Amenhotep I died both young (like his father) and childless (unlike his father). Which does rather make one wonder about what recessive genetic traits were coming to light because of these full sibling marriages! One of the books I looked at tried to argue that the fact that Pharaohs married other women who weren’t their sisters as well meant that “the line was not enfeebled”, but given that the heirs were the product of the incestuous relationships that doesn’t really hold water. And even though the Egyptians would have no conception of the dangers of inbreeding the royal family was nonetheless forced to bring in some new blood at this point due to the lack of a male heir. Thutmose I appears to’ve been an outsider, who was then married to a sister of Amenhotep I to provide legitimacy for his reign. Ahmose-Nefertari remained matriarch through this transition too, presumably still providing continuity and stability despite her advancing age.

When Ahmose-Nefertari finally died she is thought to’ve been buried with her son Amenhotep I. They had a joint mortuary temple at Deir el-Bahri which has almost entirely vanished now – a few remnants and stamped mudbricks have been found but nothing substantial. It’s unclear where their tomb originally was – there’s a case to be made for a tomb at Dra Abu el-Naga, and a case to be made for KV39 in the Valley of the Kings. Either way their bodies were moved along with many other royal mummies during a period of state-sanctioned tomb robbery – the kings & queens were re-wrapped and re-buried at TT320 at Deir el Bahri where they were found in modern times. An enormous coffin labelled as Ahmose-Nefertari’s was found there – it is 3m in height even without the detachable pair of plumes that are its headdress! Inside were two mummies – one of these still enclosed in a cartonnage outer layer was assumed at first to be the woman herself, but turned out to be Ramesses III. The other has no identifying labels but is assumed to be Ahmose-Nefertari. If so, she was in her 70s when she died and was a fairly small woman by modern standards (being about 5′ 2″ in height). The mummy appears to still have quite a lot of hair – but this is mostly false, braids added by the embalmers so she has a full head of hair in the afterlife. Rather gruesomely when unwrapped in 1885 her body appeared to putrefy before the eyes of the horrified onlookers and she was reburied briefly in the grounds of Cairo Museum! This cured the “putrefaction” which was more likely a consequence of remaining natron paste on the mummy being exposed to damp air than anything happening to the body itself.

Ahmose-Nefertari had another, rather less gruesome, afterlife as well. She was one of the few Egyptian queens who was deified after death, and she was worshipped along with her son Amenhotep I as the patron deity of Western Thebes for several centuries. She and her son are credited with founding the workmen’s village at Deir el-Medina and so were particularly favoured deities there – perhaps the most important ones for this community. There is no hard evidence that they did found the village – it certainly seems possible, but the earliest inscribed mudbricks date to Thutmose I’s reign. As a goddess she’s often depicted with a black face – this is almost certainly symbolic rather than literal (particularly if the mummy in her coffin is hers, as that woman shows no sign of Nubian origins). Black is a colour the Egyptians associated with fertility – the colour of the soil left behind after the Nile flood had renewed the land. And Ahmose-Nefertari (as a goddess of the necropolis and those who worked in it) was associated with resurrection.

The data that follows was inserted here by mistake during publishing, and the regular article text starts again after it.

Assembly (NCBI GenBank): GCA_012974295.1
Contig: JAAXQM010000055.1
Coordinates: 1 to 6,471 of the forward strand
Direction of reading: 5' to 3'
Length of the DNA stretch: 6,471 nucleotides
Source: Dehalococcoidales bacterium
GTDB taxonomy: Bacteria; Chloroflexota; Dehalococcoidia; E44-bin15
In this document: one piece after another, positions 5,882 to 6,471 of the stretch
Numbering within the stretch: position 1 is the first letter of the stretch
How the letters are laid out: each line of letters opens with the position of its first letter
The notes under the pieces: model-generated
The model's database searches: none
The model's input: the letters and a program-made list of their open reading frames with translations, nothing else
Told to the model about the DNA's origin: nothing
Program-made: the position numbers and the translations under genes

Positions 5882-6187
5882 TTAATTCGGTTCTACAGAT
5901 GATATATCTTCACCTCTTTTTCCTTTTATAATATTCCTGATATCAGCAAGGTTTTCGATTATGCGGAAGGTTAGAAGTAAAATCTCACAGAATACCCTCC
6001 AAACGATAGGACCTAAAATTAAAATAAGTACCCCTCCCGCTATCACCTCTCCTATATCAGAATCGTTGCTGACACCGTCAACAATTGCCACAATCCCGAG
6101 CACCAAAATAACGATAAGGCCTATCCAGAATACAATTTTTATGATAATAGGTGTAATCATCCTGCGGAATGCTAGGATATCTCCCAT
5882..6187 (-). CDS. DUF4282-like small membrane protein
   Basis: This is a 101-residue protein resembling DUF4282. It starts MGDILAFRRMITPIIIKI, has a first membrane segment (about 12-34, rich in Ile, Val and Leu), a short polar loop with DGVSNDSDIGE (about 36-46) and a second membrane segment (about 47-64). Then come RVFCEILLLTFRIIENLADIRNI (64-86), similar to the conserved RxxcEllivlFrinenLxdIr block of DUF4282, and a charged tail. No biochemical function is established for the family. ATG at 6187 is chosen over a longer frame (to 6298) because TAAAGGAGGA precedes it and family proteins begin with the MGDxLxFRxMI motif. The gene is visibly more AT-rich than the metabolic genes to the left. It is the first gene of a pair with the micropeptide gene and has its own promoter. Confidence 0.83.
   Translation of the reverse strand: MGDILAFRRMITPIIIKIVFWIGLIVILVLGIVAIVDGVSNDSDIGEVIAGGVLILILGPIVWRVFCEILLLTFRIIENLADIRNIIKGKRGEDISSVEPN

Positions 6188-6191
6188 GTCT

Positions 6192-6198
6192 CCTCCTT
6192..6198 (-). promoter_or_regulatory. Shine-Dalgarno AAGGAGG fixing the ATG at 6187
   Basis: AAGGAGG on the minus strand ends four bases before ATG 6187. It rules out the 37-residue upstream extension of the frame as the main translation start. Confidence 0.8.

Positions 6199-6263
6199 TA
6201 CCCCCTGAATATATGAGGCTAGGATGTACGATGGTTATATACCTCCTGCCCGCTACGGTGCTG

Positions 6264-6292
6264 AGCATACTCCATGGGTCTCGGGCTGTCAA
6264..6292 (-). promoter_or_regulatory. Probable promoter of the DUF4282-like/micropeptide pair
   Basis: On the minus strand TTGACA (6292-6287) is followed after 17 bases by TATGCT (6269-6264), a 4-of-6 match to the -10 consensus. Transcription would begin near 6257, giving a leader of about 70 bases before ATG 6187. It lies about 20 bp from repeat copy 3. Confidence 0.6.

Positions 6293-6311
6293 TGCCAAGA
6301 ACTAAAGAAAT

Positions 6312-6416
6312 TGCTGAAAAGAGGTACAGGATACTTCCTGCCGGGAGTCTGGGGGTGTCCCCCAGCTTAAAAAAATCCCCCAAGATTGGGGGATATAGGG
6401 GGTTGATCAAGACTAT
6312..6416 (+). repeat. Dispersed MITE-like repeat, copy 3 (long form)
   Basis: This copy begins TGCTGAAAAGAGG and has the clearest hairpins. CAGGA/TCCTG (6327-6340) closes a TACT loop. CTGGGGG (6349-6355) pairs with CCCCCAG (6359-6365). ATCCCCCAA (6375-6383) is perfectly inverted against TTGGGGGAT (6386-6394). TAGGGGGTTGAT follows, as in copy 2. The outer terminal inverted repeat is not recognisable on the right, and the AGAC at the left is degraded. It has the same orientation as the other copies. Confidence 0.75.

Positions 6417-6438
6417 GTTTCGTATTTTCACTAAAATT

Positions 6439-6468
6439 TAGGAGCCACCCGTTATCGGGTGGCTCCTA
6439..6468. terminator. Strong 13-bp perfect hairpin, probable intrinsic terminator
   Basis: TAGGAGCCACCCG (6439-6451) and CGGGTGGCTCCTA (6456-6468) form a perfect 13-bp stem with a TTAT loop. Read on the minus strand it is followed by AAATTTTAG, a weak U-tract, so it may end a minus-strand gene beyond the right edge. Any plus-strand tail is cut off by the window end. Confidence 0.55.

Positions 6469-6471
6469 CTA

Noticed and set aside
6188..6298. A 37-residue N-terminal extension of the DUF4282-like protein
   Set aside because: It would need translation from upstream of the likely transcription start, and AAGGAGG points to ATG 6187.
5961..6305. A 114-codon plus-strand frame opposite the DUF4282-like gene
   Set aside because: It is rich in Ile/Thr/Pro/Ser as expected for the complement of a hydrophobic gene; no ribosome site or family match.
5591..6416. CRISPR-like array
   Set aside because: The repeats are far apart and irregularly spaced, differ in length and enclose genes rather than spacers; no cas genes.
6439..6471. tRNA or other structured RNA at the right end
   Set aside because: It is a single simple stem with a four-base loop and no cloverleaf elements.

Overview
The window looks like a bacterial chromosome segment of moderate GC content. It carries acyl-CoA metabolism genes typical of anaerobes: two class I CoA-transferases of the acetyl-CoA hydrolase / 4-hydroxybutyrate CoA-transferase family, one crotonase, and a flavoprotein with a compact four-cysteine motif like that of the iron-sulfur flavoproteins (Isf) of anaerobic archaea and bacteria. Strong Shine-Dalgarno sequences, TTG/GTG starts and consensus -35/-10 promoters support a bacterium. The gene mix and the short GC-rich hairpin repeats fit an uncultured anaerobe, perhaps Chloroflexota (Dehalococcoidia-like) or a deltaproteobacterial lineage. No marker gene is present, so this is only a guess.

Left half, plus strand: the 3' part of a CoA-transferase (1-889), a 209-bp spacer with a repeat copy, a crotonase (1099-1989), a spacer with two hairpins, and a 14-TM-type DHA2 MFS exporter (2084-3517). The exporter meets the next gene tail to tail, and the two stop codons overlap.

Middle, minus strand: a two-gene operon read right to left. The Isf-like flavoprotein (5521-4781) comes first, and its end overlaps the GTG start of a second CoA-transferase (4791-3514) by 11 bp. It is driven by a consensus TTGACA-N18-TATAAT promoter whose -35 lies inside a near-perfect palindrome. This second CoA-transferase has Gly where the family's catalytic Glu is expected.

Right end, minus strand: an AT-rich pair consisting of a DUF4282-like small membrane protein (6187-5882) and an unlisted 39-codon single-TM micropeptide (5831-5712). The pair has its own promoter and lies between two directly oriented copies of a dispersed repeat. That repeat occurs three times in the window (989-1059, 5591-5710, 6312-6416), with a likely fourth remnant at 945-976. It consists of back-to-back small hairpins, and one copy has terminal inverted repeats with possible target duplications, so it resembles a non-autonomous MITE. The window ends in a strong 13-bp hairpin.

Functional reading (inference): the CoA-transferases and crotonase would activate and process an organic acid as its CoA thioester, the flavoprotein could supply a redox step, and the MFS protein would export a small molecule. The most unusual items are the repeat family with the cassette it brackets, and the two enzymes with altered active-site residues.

As so often in ancient history this is more of a skeleton of a biography than a fully fleshed out picture, there must be so much she saw and did that we’ll never know.


Resources used:

“An Ancient Egyptian Case Book: Intriguing Evidence that Undermined Incredible Headlines” Dylan Bickerstaffe
“Religion and Magic in Ancient Egypt” Rosalie David
“The Complete Royal Families of Ancient Egypt” Aidan Dodson, Dyan Hilton
“The Story of Egypt” Joann Fletcher
“The British Museum Book of Ancient Egypt” The Keeper & Staff of the Department of Ancient Egypt and Sudan
“The Complete Valley of the Kings” Nicholas Reeves and Richard H. Wilkinson
“The British Museum Dictionary of Ancient Egypt” Ian Shaw and Paul Nicholson
“The Oxford History of Ancient Egypt” ed. Ian Shaw
“The Complete Cities of Ancient Egypt” Steven Snape
“The Complete Gods and Goddesses of Ancient Egypt” Richard H. Wilkinson
“The Complete Temples of Ancient Egypt” Richard H. Wilkinson
“Lives of the Ancient Egyptians” Toby Wilkinson
“The Rise and Fall of Ancient Egypt: The History of a Civilisation from 3000 BC to Cleopatra” Toby Wilkinson

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She Who Loves Silence